New threats are always an issue and will continue to be and so how fast your browser can respond to new threats is also important. This image shows how long it took for each browser to block a threat once it was introduced. The cumulative protection rates were calculated each day until the threats were blocked. “During the test, Microsoft Edge demonstrated a 98.7% zero-hour protection rate for malware. Microsoft Edge blocked 5.9% more malware than Google Chrome and 20.4% more malware than Mozilla Firefox. By the end of the seventh day of testing, Microsoft Edge was maintaining a 3.6% lead over Google Chrome and a 17.4% lead over Mozilla Firefox.”

fig2-zerohoursem



“Figure 3 depicts the average time to block SEM samples for each browser.”

fig3-avgtime2blocksem

“Microsoft Edge required an average of less than ten minutes to block new SEM. At more than two hours and 39 minutes, Google Chrome had the next best average time to block. Mozilla Firefox took longer than three hours and 45 minutes to block malware.”



“Figure 4 compares the use of Google Safe Browsing API vs Microsoft SmartScreen.”

“Microsoft has invested significantly in its SmartScreen technology, which has constantly provided superior
protection for its users over time. When Google Safe Browsing API was first rolled out, it only offered protection against drive-by downloads and phishing sites. In response to the increase in socially engineered malware, Google added protection against SEM, which improved its block rate over previous NSS browser tests.”



“Throughout the test, new URLs hosting SEM were added, and URLs that were either no longer reachable or no longer delivering SEM, were removed. Figure 5 shows the consistency of protection of the tested browsers throughout the testing period.”

“Microsoft Edge had an average block rate of 99.0%; with its lowest recorded at 98.0%. Google Chrome had an average block rate of 85.8%; its lowest recorded at 50.0%. Mozilla Firefox had an average block rate of 78.3%, which was noticeably different than the 38.9% block rate it demonstrated at the beginning of the test.”

Phishing Malware

Masquerading as a legit entity to obtain sensitive info.



Equivalent data when referencing phishing attacks…

“Figure 2 depicts how long it took the browsers to block a threat once it was introduced into the test cycle. Cumulative protection rates are listed at the time of introduction, i.e., the “zero hour,” through the end of the test. Final protection scores for the duration of the URL test are summarized under the “Total” column.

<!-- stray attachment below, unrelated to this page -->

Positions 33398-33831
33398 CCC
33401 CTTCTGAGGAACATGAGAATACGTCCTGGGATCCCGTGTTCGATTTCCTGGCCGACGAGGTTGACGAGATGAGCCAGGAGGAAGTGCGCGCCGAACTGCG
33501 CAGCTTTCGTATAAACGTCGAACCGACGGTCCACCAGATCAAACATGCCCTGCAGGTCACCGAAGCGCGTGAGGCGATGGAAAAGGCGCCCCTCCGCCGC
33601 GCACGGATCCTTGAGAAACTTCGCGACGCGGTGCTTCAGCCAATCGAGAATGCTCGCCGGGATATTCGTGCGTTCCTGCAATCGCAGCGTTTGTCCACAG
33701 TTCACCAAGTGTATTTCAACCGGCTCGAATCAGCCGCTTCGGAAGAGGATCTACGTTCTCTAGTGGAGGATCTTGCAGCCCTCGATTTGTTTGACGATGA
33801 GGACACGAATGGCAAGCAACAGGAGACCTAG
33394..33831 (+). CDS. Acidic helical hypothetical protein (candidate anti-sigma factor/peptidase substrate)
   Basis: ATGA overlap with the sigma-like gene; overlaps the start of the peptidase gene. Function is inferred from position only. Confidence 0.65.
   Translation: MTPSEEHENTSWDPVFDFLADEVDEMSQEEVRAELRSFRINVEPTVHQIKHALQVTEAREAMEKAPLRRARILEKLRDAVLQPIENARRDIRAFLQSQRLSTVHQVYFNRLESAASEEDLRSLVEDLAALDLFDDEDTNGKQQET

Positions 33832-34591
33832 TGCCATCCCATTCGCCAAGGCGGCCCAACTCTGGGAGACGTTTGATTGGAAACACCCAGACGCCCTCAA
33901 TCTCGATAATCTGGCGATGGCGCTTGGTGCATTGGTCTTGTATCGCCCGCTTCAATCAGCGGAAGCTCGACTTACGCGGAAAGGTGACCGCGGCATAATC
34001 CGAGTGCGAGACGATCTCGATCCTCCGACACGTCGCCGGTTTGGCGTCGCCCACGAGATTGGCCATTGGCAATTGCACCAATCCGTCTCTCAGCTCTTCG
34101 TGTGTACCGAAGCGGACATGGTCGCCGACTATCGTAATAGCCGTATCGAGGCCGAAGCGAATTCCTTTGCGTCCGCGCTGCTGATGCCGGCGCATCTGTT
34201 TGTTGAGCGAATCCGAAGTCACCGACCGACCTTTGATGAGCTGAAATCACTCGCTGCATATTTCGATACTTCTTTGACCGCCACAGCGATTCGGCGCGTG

fig2-avgtimeblockphishing

“Initial protection from phishing sites ranged from 82.7% for Google Chrome to 92.1% for Microsoft Edge. Since both Google Chrome and Mozilla Firefox rely on the Google Safe Browsing API, their protection is almost identical.”



“Figure 3 answers the question of how long a user must wait on average until a requested phishing URL is added to a block list. It shows the average time to block a phishing site once it was introduced into the test set, but only if it was blocked during the the test. Unblocked sites are not included,…”

“The average time to block a site (if it is blocked at all) is 56.4 minutes. Microsoft Edge was significantly faster at adding protection in the earliest hours of a phishing attack than any of the other browsers. Google Chrome and Mozilla Firefox took more than one hour on average to block new phishing websites.”



Daily users visit a wide range of sites that change from time to time thus phishing links also evolve along with it and keeping the phishing links blocked is key. NSS tested some live hyperlinks every six hours. The percentages will be different from the link results because this test entails multiple tests of a link. So if a link is blocked early on this will  improve the score while links missed continually will lower the score.

“Figure 4 shows protection at each of the 44 incremental tests of over a period of 12 days, and each score represents protection at a given point in time.”

“Google Chrome and Mozilla Firefox use the Google Safe Browsing API. The mean detection rates for these browsers is very close; however, Chrome lags behind Firefox in early protection.”